The professor solemnly shakes his head. "It doesn't work like that." He says. He shrugs. "He's the one who needs to want it. If he doesn't, he doesn't."

She thinks about mentioning the grief hanging over her classmates, the children stolen away by this Shinichi that he's so fond of. She keeps quiet. She knows the Professor has stolen away his fair share of children back in his day.

She thinks the professor can hear her thoughts, however, because he is unusually solemn the rest of that evening. He's taken his latest project up to the observatory, the small extrusion on his custom-built house that leads out onto the roof. He comes to her side and kneels. His hands feel warm and large on her shoulders.

"I think it time you met Shinichi," he says.

The way he looks at her as he says this, she doesn't have the heart to say no.

The professor leads her up the stairs, and then pauses. He looks, for the first time, fearful.
"I..." His voice catches in his throat. "I'll be downstairs... If you need me. Please... Be patient with him."
She frowns.

It is not so long a wait, all things considered. She's normally sat for hours before she catches a glimpse of him. Tonight, the clock barely strikes ten when she spies his stardust across the blackness of the night above. The professor's house is nicely situated. She can make out a few constellations despite the light pollution coming off Beika-town.

"Professor!" Cries the voice of the boy. She's hidden in the frame of a round window, shadows obscuring her from view. She can see his face lit by the light off the street lamps. His distinctive grin is there, enchanting her. It's so cocky and carefree. "Are we playing hide and seek tonight? Professor!"

He's floating by the window pane, so close she feels that if the glass wasn't there, she could feel his breath on her skin. Goosebumps tingle along her forearms.

"Hm?" He says, apparently noticing something. He reaches for the handle on the window, pulls it open. Why did the professor install such a security risk? She suspects she knows. "Who... Who's there?"

He pops his head into the observatory, a spark of light forming from his stardust and dancing around the room. A small fairy, Shiho realises, her heart skipping a beat. Well, no use hiding anymore.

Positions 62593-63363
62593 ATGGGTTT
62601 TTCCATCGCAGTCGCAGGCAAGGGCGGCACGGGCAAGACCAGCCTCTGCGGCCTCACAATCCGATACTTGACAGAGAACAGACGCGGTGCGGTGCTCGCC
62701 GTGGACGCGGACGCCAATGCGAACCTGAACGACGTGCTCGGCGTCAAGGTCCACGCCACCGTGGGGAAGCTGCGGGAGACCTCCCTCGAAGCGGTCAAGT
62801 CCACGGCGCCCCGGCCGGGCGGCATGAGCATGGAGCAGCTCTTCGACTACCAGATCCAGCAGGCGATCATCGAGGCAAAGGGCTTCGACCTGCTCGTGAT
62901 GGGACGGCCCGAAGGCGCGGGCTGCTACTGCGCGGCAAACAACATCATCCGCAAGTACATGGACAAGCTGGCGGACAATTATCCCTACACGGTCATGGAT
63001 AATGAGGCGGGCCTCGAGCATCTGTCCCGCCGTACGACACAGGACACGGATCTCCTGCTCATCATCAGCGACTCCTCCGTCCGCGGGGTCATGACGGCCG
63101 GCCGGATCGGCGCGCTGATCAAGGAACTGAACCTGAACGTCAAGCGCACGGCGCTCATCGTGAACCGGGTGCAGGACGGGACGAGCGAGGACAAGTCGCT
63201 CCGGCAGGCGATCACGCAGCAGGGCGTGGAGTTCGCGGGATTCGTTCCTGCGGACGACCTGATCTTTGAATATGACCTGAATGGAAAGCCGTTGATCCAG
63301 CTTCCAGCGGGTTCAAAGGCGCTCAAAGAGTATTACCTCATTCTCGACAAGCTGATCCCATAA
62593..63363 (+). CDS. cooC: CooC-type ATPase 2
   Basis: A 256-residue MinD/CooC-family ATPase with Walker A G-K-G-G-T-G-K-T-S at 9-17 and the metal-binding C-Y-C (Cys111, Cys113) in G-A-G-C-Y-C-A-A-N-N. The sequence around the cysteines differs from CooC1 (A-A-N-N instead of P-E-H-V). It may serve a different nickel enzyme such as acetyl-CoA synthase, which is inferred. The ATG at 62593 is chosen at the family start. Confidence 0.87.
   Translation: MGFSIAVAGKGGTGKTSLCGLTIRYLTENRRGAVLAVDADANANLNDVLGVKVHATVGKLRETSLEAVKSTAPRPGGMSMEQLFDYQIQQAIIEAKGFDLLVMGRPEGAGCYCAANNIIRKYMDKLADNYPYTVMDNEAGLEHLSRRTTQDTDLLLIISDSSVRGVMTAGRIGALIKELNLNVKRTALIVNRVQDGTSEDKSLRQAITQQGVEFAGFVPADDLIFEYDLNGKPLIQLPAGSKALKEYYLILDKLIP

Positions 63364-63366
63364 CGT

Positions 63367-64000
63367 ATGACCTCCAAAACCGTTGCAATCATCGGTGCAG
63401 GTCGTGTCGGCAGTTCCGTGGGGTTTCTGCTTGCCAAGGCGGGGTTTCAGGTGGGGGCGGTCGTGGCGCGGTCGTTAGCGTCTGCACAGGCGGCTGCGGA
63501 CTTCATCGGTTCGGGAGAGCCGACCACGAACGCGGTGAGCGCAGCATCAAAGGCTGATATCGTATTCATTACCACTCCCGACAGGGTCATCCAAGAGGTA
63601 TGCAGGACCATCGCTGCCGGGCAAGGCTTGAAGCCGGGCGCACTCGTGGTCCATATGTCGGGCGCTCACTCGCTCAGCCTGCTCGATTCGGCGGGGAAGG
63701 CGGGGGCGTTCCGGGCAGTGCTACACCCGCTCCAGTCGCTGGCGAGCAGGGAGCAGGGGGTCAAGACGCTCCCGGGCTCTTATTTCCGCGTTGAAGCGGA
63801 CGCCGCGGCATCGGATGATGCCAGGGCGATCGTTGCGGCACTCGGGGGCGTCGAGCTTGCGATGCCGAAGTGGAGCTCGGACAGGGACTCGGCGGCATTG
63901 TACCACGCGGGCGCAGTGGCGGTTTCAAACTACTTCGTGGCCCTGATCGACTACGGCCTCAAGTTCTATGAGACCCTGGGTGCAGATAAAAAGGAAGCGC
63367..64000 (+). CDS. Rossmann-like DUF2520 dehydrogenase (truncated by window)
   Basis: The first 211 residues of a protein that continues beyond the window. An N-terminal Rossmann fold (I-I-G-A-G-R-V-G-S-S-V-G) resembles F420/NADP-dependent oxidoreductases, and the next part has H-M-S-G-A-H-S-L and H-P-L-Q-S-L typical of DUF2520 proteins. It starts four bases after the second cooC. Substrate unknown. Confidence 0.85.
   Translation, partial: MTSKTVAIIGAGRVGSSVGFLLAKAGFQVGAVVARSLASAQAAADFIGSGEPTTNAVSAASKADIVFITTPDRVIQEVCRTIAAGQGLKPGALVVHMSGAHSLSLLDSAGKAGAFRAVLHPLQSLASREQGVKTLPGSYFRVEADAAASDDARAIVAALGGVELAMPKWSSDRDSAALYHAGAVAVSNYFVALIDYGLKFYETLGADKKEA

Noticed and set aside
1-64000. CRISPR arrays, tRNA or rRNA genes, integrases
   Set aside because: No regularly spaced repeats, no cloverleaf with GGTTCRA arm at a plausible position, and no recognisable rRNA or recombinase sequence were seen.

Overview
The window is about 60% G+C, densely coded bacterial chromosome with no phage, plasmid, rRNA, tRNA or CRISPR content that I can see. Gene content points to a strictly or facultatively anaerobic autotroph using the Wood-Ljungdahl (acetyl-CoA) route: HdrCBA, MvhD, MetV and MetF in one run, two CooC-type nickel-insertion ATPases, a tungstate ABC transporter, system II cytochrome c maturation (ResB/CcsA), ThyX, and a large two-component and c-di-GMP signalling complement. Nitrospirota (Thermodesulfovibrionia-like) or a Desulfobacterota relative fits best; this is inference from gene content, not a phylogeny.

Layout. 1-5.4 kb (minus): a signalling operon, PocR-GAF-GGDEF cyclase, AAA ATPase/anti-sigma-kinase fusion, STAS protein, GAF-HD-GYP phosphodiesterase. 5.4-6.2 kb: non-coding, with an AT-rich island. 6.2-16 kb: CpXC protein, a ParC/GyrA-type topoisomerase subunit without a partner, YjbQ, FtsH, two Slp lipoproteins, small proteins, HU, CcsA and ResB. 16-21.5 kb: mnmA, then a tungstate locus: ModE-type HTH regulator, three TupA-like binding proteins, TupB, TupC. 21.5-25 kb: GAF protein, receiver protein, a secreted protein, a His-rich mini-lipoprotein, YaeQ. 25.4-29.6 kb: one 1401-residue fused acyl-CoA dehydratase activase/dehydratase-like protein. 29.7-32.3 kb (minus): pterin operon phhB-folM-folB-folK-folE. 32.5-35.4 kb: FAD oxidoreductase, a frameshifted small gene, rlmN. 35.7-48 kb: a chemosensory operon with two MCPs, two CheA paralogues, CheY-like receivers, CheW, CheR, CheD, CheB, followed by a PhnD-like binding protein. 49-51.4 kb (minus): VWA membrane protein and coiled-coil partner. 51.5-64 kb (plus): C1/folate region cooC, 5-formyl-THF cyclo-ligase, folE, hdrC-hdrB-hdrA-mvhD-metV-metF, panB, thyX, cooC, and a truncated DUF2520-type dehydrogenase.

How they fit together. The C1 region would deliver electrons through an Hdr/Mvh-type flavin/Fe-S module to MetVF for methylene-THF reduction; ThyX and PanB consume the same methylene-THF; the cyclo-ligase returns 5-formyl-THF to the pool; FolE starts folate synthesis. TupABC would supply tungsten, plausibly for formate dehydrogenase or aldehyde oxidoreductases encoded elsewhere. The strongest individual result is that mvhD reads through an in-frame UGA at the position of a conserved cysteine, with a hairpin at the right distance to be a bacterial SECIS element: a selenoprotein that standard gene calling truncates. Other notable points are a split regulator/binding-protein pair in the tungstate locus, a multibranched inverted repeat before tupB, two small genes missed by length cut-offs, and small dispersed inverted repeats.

She steps off the ledge and crosses her arms. She keeps quiet, watching his reaction.

He frowns, then laughs. His feet find the ground and he brushes himself down. His appearance is incongruous, the outfit a good decade out of date. His Sunday best, she wagers: grey shorts, blue jacket, a red bowtie on a white shirt.
"You must be the Professor's friend. Hi!" He puts his hand out, ready to shake. "I'm Shinichi!"

"I know who you are, Kudo." She replies. He starts upon hearing his surname, clearly unused to it after having left if behind a good ten years ago now.

"Who..." He sounds nearly fearful at first, but his tone soon turns suspicious. "Who are you?"

"The professor named me Ai Haibara," Shiho replies. She brushes her hair behind her ear. She doesn't know what causes her to do it, but she continues, channelling every bit of her dark past into her next words. "But you can call me Sherry."

"You!" He starts, clearly stung by her words. "You're one of them!"

He jabs her in the chest, and the accusation stings her in turn. He's... He's aware of the organisation?

"What have you done with the Professor!" He shouts. There's fear in his eyes.

She's not sure what pushes her to do it. Is it the fairy dust now in her veins, or... did the organisation truly make her one of their own? Nevertheless, the words leave her lips, unforced, like venom from a viper.

"The Professor? He's not coming up here. Why don't you go downstairs and see for yourself..."
It's cruel, and childish, but she finds a secret delight in the terror on his face as he leaps down the staircase, calling out for the professor with every step. She realises that on some level, she's come to resent this lost boy for unwittingly stealing away so much of her life. She never got to live through her childhood years as a child, the organisation keen to put her to use; let alone enjoy as long a childhood as his.

She follows him down the stairs, at a more sedate pace. She feels remorse upon seeing Shinichi's bewildered face as the Professor strives to reassure him. The prank was unnecessarily cruel. He glares at her, realising he's been had, and becomes petulant.
"So, Professor," he asks, pouting. "What is she doing here?"

It's odd, really, how quickly Shinichi becomes a fixture in her new life. He's wary of her, but still insists on having her join in their play when he visits the Professor. She finds that he's surprisingly critical of the Professor's toys. Quick to test them, to find their best use, but also quick to discard them if they don't somehow meet his impossibly high standards. He doesn't ever smile at her, but she can see his grin appearing whenever she makes some sarcastic remark, sometimes chuckling in defeat if it is at his expense. [...]

Trecho de fanfic feito por Dagron